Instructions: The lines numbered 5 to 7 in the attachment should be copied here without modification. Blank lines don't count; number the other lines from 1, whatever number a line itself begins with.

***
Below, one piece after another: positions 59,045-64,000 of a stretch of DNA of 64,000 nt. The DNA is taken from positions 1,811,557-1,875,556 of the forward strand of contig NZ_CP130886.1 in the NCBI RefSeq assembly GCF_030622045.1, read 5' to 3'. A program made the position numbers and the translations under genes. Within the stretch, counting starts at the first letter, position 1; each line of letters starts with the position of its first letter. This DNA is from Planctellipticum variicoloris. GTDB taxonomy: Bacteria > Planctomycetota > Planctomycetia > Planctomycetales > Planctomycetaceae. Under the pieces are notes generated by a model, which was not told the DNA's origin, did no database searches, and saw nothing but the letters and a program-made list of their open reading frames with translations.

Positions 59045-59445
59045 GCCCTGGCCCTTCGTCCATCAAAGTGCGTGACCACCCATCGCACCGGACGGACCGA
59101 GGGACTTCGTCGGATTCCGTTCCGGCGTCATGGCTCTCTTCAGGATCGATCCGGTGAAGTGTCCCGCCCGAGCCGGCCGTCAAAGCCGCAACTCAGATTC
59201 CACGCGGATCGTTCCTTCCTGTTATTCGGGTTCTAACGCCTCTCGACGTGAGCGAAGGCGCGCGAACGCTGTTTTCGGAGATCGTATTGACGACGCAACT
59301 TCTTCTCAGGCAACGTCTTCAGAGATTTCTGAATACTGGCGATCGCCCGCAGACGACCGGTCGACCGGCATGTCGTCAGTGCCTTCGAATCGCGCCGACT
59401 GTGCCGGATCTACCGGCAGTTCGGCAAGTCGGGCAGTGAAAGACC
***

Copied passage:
59201 CACGCGGATCGTTCCTTCCTGTTATTCGGGTTCTAACGCCTCTCGACGTGAGCGAAGGCGCGCGAACGCTGTTTTCGGAGATCGTATTGACGACGCAACT
59301 TCTTCTCAGGCAACGTCTTCAGAGATTTCTGAATACTGGCGATCGCCCGCAGACGACCGGTCGACCGGCATGTCGTCAGTGCCTTCGAATCGCGCCGACT
59401 GTGCCGGATCTACCGGCAGTTCGGCAAGTCGGGCAGTGAAAGACC